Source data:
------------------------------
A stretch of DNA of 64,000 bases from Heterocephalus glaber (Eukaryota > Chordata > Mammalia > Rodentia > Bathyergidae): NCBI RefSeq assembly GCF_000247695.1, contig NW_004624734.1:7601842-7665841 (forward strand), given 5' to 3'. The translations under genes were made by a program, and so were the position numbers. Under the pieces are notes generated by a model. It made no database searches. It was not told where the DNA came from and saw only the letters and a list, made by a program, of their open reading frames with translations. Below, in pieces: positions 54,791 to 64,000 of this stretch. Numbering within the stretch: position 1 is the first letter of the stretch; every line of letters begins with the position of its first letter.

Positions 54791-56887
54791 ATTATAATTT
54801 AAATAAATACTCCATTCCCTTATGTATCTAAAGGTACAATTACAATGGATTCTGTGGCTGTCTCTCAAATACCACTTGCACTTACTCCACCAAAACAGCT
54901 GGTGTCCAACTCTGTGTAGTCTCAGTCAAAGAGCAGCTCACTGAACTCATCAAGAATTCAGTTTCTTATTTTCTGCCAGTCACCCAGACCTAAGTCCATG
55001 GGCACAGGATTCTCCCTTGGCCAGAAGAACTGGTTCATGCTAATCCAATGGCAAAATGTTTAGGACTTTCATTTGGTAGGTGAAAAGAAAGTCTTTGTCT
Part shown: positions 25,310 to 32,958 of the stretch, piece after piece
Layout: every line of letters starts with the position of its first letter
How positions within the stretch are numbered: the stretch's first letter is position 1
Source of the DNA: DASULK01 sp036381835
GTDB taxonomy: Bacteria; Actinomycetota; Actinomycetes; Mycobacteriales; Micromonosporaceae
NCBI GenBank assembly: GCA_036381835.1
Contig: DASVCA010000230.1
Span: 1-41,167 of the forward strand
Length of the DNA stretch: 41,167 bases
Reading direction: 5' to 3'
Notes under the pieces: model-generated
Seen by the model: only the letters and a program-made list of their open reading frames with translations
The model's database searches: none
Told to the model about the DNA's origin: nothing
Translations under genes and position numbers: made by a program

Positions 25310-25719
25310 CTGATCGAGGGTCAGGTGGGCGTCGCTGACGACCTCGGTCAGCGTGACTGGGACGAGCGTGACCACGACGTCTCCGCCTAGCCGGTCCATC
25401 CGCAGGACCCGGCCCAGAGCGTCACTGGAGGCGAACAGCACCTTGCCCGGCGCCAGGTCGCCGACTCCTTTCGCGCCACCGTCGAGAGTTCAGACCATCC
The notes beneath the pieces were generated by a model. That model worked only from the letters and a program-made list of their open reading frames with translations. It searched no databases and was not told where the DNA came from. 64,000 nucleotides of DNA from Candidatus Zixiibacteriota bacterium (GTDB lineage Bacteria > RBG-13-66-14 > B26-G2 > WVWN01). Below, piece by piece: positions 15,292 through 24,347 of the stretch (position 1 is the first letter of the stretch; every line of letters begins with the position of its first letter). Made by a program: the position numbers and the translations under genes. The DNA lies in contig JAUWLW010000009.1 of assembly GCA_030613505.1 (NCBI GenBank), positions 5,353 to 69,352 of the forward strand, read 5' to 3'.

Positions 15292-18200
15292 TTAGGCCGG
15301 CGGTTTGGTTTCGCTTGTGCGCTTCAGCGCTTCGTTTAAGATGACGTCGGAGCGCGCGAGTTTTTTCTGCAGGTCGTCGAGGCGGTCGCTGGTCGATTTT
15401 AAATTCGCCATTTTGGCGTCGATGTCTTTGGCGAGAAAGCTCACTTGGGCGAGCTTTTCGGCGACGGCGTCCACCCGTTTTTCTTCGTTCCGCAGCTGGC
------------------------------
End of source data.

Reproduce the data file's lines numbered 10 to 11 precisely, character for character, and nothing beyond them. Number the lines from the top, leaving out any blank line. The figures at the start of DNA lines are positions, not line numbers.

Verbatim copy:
Source of the DNA: DASULK01 sp036381835
GTDB taxonomy: Bacteria; Actinomycetota; Actinomycetes; Mycobacteriales; Micromonosporaceae